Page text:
A Vision Fulfilled
When I first heard and reviewed Paul K’s 'Omerta' album I thought it would lend itself very well to a live performance. What I wasn’t expecting was for it to take place in a church. Paul explained that, given the concept of the album, it was the perfect place. 'Omerta' is the soundtrack to an, as yet, unmade film dealing with the descent into sin of a priest. St Pancras Old Church is a beautiful place with the acoustics you would expect, but it is small creating a lovely intimate setting for the music, especially with the light from flickering candles and a sympathetically muted lighting rig.
For me, a really good concert requires a really good support act. Fortunately, we had an excellent support act in Corinna Jane, a very talented singer/songwriter. Her voice was absolutely mesmerising throughout her half hour set moving effortlessly from breathy vulnerability to swooping high notes that sent the hairs up on the back of my neck.
‘The Train’ was an excellent song which reminded me of ‘The Wicker Man’ soundtrack. Corinna’s voice reminded me of Eddi Reader of Fairground Attraction on the song, ‘Three Faces of You’. On Echoes of my Mind she channeled early Kate Bush with her superb piano playing and the crystal clear notes that were enhanced by the marvellous acoustics.
Other songs that stood out were ‘The Flood’, a powerful and uplifting song that showcased her vocal range and ‘Pour me a glass of Tomorrow’. A number of her songs seemed to be about disconnection but they certainly connected with the audience. Corinna Jane is definitely an artist who deserves to be better known, so look her up online or go to her shows if want to see a genuine talent just waiting to be discovered.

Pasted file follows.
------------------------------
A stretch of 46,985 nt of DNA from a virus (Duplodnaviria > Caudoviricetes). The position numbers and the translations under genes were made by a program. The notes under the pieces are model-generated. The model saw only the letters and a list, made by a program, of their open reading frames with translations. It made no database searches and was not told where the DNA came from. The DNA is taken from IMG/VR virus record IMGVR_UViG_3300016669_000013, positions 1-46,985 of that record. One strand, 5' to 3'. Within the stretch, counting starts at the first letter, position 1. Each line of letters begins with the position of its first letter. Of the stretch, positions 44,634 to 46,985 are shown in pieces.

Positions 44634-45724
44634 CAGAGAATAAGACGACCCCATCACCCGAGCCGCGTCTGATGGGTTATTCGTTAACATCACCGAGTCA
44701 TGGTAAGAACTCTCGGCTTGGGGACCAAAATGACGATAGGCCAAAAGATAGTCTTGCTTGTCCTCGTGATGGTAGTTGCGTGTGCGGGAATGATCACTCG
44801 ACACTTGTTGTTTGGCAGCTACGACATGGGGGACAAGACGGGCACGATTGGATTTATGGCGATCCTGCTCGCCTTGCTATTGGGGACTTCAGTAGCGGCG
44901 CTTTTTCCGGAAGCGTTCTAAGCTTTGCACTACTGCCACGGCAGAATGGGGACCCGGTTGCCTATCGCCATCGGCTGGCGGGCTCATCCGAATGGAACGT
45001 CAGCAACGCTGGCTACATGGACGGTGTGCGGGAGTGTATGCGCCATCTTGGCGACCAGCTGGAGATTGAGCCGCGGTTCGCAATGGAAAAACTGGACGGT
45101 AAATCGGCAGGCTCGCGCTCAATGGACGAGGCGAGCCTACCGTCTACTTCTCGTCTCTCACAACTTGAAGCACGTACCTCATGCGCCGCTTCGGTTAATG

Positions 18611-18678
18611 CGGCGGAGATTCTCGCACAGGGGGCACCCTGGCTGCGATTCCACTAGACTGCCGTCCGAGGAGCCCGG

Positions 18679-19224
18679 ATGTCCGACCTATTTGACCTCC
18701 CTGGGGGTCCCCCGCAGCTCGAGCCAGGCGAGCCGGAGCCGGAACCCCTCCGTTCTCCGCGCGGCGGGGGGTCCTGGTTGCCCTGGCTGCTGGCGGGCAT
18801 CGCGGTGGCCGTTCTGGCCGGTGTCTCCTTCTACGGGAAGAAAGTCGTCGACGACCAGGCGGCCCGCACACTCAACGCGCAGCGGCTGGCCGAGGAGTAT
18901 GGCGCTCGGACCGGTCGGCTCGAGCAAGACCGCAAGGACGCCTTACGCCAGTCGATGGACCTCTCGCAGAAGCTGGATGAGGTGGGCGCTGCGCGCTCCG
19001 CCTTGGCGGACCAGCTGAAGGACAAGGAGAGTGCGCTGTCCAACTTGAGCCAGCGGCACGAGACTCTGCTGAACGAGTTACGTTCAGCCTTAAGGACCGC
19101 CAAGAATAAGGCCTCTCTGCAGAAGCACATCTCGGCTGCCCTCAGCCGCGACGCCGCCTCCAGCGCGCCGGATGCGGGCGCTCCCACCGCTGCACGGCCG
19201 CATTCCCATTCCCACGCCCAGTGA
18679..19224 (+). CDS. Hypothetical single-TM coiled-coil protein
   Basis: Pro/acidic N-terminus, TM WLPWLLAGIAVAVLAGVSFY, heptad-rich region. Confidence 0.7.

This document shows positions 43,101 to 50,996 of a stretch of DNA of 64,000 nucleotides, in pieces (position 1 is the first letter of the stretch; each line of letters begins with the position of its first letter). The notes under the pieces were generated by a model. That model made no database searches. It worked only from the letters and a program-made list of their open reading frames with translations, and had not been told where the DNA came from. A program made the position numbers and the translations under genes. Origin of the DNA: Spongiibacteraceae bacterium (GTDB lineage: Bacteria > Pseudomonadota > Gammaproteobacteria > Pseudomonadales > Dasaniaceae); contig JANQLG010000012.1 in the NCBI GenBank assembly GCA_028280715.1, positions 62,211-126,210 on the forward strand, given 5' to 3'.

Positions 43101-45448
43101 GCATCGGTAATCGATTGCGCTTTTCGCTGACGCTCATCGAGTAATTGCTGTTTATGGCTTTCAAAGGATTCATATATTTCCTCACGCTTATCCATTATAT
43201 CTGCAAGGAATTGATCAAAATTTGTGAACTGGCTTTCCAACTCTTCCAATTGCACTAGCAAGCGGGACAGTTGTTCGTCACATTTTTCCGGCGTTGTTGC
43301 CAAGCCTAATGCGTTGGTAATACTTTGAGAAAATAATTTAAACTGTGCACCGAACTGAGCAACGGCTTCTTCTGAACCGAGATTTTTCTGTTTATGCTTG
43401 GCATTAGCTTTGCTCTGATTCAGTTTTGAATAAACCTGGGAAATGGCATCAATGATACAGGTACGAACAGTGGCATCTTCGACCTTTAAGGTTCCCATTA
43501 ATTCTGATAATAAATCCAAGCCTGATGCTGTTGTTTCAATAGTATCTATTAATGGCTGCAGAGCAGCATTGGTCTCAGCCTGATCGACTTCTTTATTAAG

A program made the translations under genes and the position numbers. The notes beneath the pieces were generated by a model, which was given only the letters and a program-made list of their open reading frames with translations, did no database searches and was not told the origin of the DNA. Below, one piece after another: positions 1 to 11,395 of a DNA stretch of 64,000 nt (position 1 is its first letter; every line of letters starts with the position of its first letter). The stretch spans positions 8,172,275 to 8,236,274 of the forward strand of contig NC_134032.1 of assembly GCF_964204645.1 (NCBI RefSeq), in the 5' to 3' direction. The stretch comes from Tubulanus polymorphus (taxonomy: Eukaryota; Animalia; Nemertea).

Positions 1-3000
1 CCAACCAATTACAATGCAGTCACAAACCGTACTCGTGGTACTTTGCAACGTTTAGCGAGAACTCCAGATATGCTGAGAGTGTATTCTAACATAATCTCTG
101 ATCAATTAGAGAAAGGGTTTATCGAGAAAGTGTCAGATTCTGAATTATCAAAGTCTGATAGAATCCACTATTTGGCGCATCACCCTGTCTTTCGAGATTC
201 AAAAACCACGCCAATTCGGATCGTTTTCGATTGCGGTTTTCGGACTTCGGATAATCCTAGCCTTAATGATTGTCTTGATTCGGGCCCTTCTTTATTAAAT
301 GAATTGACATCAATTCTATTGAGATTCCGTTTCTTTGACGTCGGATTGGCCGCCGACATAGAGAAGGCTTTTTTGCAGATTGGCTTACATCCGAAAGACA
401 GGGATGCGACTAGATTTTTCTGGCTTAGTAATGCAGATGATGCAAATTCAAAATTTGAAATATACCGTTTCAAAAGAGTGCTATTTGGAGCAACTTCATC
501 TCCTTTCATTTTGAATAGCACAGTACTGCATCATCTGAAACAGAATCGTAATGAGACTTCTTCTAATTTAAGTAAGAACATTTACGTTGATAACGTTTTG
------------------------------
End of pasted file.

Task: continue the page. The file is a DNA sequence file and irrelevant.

When 'Omerta' started, it was with a recording of the Intro from the original album. The track was accompanied by a video which became an increasingly important part of the show as the evening wore on, giving an insight in to the priest’s story as it developed. It not only added a great visual dynamic, it also knitted together the pieces of music in to a coherent whole. The first live track ‘I Fideli’ exploded from the stage with the drums and electric guitar giving it a completely different sound to that of the album. It was a visceral experience that completely transformed the songs, giving them a sense of power.
A number of tracks induced a sense of unease I had only previously found on the Vangelis masterpiece ‘Heaven and Hell’. Paul Kirkpatrick himself played the synth which was the base that allowed the other parts of the onstage orchestra of violins, cellos and bass guitar to come in to their own at various points during the evening. Corinna Jane came back on stage for ‘Apparition’ and ‘Isolation’, my favourite track, giving real depth and power to the soundscape that characterises 'Omerta' throughout. Paul K did move away from the 'Omerta' album to invite the string section to play Max Richter’s ‘On the Nature of Daylight’. Max Richter is not an artist I had come across before but if that gorgeous track is anything to go by, certainly one I should search out. The only sour note, particularly noticeably during that lovely track, was the self-indulgent chatting amongst members of the audience which would be drowned out in a rock concert but which was really off-putting at times.
The following track ‘Ecce Homo’ would have been at home on any of the best Pink Floyd albums. When the final chords of the final track had faded away I had changed and deepened my relationship with the album in a way that only the live experience could have engendered. Paul K is a genuine polymath, an artist who can work visually or aurally, an artist with a genuine vision that he is confident enough to share and one who can engage your heart and your brain with equal skill.